The development, Promenada, will be located on Ban Sahakorn Road, and will comprise a total of 75,000 square metres of retail space. Features will include a department store and a street mall featuring blended branded and local products, aimed at the upper-middle market.
ECC’s chairman, Dion Heijmans, stated that, “Revenue from shopping malls in Asia is forecast to grow by over 10% per annum, against a growth of 4-5% in Europe. Land prices in Thailand are projected to fall by 10-15%, and construction costs have fallen, making this a good time to invest.”
Construction is scheduled to begin by the end of the year, with a completion date in the final quarter of 2011. The Chiang Mai project will be the company’s first in Thailand; if it proves successful, an entry into the Bangkok market will be considered.


Motorcycle gang arrested

Saksit Meesubkwang
A press release recently issued at Chang Puak police station announced that a gang of Akha robbers from Chiang Rai had been detained following an attack on a motorcyclist and his passenger in the early hours of March 4.
Satit Sukkasem and Chaipat Chanfong were travelling along Hasadeesaewee Road in Chang Puak when they were attacked by the gang of 7 youths, riding 3 motorcycles. The gang caused the pair to crash, then threatened, injured and robbed them.
Subsequently, police raided a rented house located behind Wat Suan Dok and arrested Chatchai Tharasaksit (19), Tanakorn Chaermue (19), and Apo Mayer, all of whom were members of the Akha hill tribe from Mae Salong, Chiang Rai province.
Evidence, including 2 cell phones, 1 bag, and some cash, was seized. A search for the remaining 4 members of the gang is ongoing.
On being questioned, the three gang members stated that they had no permanent employment, and that the proceeds from their crimes were split between them and used to buy cell phones and hi-fi equipment.
Pol. Maj. Gen. Sommai Krongwisaisuk, (Commander of the Chiang Mai Police), stated that, since the recent rape and murder of the Mae Jo student, residents had felt unsafe, and that he has personally patrolled his area of responsibility nearly every night since he took up his position. He added that, if local police were not up to the job of protecting the public, they would be immediately transferred.


Provincial governors’ reshuffle aims to reduce Thaksin influence

CMM reporters
The Thai cabinet recently approved a reshuffle of 28 high-ranking officials, including the governor of Chiang Mai, Wibun Sa-nguanpong, who will be replaced by the present Lamphun governor Amornphan Nimanant. Former governor Wibun will take up the position of Deputy Interior Permanent Secretary.
Previous to his appointment as governor of Lamphun, Amornphan held the position of governor of Chiang Rai, served from 1998 as the deputy governor in Mae Hong Son province and was a former member of the Thai/Burma Border Command Centre. He is known to have close ties with Democrat executives, and with Newin Chidchob, formerly a cabinet minister in Thaksin Shinawatra’s government and now head of the Friends of Newin faction, which pledged its support to the present PM Abhisit in December last year, thus assuring him of a parliamentary majority.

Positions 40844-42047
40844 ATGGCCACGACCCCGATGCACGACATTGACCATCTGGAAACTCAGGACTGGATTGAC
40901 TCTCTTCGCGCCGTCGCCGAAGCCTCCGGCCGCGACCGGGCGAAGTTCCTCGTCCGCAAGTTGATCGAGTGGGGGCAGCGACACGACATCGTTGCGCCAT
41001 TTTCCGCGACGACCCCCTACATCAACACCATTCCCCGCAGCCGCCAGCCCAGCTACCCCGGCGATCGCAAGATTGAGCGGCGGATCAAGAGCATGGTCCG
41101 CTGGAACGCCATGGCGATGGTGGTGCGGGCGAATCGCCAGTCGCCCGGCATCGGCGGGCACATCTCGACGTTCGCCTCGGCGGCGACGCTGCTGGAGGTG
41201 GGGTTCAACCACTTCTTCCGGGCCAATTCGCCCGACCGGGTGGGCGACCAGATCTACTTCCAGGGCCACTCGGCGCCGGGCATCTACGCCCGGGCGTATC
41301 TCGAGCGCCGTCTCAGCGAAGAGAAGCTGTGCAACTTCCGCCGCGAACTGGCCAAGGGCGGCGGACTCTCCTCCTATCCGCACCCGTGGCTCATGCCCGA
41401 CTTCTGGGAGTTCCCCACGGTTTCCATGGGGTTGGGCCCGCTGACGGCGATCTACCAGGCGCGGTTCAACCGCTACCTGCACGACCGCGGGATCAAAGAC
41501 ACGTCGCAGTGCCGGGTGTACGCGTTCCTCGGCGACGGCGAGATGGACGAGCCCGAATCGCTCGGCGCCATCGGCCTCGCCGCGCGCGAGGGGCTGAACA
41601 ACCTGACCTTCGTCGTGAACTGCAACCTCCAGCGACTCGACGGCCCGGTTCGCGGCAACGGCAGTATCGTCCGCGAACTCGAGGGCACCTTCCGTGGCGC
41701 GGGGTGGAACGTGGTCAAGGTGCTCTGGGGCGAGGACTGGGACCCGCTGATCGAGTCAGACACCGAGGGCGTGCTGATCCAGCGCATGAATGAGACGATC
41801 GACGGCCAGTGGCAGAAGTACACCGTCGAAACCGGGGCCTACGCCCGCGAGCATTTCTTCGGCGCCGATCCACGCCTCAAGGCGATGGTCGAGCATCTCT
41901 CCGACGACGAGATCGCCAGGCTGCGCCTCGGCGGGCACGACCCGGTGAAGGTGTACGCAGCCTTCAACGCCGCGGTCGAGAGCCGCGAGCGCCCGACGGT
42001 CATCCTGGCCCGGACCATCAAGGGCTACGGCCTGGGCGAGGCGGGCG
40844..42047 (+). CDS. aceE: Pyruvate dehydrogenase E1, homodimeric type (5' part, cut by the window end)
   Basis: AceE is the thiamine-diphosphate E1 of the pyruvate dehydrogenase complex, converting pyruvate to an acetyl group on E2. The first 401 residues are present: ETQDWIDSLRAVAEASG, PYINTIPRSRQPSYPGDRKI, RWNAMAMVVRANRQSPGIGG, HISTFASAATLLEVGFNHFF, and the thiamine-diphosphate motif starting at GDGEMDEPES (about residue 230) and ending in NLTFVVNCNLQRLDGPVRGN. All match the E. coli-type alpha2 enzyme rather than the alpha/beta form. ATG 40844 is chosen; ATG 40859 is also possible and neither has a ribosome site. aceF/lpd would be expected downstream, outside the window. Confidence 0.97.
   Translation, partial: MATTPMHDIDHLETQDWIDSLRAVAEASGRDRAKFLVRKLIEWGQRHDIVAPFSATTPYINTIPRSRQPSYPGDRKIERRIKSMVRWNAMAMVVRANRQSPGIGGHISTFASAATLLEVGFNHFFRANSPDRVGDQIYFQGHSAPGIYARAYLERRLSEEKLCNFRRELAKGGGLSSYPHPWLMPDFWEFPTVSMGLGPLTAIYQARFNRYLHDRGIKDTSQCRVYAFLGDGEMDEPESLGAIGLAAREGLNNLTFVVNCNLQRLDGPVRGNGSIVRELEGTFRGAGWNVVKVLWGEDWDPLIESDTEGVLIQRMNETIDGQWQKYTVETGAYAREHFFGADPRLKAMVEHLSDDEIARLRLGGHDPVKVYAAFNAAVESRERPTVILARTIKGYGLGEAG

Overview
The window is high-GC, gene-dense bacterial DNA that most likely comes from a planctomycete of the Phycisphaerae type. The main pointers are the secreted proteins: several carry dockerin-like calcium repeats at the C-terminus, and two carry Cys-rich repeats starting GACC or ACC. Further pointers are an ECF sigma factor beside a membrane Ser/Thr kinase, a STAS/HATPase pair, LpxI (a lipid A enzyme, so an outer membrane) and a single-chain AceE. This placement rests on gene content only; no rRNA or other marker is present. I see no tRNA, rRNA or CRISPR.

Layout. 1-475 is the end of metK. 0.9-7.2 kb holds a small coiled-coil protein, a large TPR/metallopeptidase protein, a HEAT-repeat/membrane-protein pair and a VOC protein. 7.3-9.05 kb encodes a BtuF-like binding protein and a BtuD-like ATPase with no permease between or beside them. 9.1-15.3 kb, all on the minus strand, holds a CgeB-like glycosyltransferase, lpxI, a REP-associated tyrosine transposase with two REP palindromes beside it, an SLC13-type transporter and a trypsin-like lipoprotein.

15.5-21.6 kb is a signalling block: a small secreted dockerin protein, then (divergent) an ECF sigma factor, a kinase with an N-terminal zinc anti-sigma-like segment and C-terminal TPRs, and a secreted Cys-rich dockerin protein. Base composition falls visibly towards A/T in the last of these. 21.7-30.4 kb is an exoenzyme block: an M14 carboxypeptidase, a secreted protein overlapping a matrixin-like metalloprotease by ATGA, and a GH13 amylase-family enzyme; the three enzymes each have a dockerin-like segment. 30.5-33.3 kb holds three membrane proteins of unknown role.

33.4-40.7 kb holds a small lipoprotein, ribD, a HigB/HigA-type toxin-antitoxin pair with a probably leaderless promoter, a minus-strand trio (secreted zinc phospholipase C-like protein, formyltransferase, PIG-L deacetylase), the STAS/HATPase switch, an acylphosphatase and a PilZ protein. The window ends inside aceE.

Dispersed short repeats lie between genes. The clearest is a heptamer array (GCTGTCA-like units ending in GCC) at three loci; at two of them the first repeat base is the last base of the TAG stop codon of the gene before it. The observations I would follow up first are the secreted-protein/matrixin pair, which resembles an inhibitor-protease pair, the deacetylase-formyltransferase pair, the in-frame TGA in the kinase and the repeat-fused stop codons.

Other provinces whose governors have been replaced include Lampang, Chiang Rai, Phitsanulok, Khon Kaen and the majority of the north eastern provinces, five central provinces including Rayong and Ayutthaya, plus the three southern provinces of Phuket, Phatthalung and Satun. The moves are reported to have been instigated as an attempt to reduce the influence of ex-PM Thaksin.


Small, bored boy swallows pin during national anthem

This hospital x-ray shows the pin lodged in
the upper region of the young boy’s abdomen.

Saksit Meesubkwang
An 11 year-old boy from Mae Lanoi district in Mae Hong Son, who had accidentally swallowed a pin 5 days previously after placing it in his mouth, was recently transferred to Chiang Mai’s Nakornping Hospital for surgery as local Mae Hong Son hospitals were not equipped to operate. Apparently, the child had become bored during the school’s morning singing of the Thai national anthem, and was playing with the pin in his mouth.
Nakornping Hospital surgeon, Dr Amornchai Kritnikornkul, told reporters that the pin had lodged in the child’s small intestine, with blood showing in his excrement, and that an operation was necessary in order to remove the pin.


French Secretary of State for Human Rights visits Chiang Mai

CMM reporters
The French Secretary of State for Human Rights, Rama Yade, visited Chiang Mai last week as part of a 3-day trip to Thailand, during which the situation in Burma, plus economic, political, cultural and regional issues were discussed with Thailand’s Foreign Minister, Kasit Piromya.
Whilst in Thailand, Secretary of State Yade also visited the Ban Mai Nai Soi refugee camp on the northern Thai/ Burmese border. Ban Mai Nai Soi holds approximately 20,000 Burmese refugees and Yade is seeking cooperation between the Thai government and major aid donors in order to ensure the refugees’ continued wellbeing. The visit was also scheduled to allow Yade to meet up with Thai human rights defenders.
During her brief time in Chiang Mai, Yade visited a local hospital which specialises in HIV/Aids treatment, at which a project headed up by the French Institute for Research and Development is studying virus transmission from mother to child.